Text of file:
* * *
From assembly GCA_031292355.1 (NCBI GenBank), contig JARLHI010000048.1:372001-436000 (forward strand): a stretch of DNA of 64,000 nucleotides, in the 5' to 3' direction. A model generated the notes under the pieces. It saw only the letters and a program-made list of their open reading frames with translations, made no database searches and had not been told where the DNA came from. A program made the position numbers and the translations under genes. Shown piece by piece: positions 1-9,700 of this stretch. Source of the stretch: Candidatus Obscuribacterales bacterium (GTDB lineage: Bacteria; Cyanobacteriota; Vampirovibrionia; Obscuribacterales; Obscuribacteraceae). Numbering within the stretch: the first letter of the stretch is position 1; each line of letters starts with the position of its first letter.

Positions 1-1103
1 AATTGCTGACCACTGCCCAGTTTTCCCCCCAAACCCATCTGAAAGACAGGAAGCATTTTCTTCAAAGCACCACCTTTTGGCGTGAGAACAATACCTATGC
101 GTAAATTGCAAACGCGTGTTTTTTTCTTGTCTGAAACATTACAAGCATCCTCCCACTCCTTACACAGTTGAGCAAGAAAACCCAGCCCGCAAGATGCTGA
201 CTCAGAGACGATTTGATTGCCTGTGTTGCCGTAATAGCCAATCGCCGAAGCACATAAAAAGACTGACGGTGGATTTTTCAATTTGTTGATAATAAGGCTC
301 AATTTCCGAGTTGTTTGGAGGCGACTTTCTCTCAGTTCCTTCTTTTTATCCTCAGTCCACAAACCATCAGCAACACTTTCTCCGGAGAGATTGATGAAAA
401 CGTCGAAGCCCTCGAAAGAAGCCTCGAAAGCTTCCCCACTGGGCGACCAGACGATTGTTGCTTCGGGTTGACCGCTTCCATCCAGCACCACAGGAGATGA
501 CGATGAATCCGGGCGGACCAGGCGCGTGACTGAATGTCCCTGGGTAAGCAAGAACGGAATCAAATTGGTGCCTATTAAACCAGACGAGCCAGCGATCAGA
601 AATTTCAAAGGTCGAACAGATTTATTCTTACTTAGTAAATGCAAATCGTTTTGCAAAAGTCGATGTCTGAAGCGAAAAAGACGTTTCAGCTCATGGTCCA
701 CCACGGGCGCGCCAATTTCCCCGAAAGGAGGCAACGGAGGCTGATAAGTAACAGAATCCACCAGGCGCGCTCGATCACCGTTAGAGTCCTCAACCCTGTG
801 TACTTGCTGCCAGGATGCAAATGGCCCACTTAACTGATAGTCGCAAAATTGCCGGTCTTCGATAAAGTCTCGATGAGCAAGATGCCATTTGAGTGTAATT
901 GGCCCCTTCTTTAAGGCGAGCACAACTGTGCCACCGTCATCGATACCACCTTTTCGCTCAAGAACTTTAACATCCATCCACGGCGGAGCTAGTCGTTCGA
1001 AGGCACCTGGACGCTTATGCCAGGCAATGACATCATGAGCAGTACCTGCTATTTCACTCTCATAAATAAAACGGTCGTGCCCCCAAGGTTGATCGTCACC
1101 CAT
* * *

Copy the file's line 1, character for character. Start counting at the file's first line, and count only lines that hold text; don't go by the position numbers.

From assembly GCA_031292355.1 (NCBI GenBank), contig JARLHI010000048.1:372001-436000 (forward strand): a stretch of DNA of 64,000 nucleotides, in the 5' to 3' direction. A model generated the notes under the pieces. It saw only the letters and a program-made list of their open reading frames with translations, made no database searches and had not been told where the DNA came from. A program made the position numbers and the translations under genes. Shown piece by piece: positions 1-9,700 of this stretch. Source of the stretch: Candidatus Obscuribacterales bacterium (GTDB lineage: Bacteria; Cyanobacteriota; Vampirovibrionia; Obscuribacterales; Obscuribacteraceae). Numbering within the stretch: the first letter of the stretch is position 1; each line of letters starts with the position of its first letter.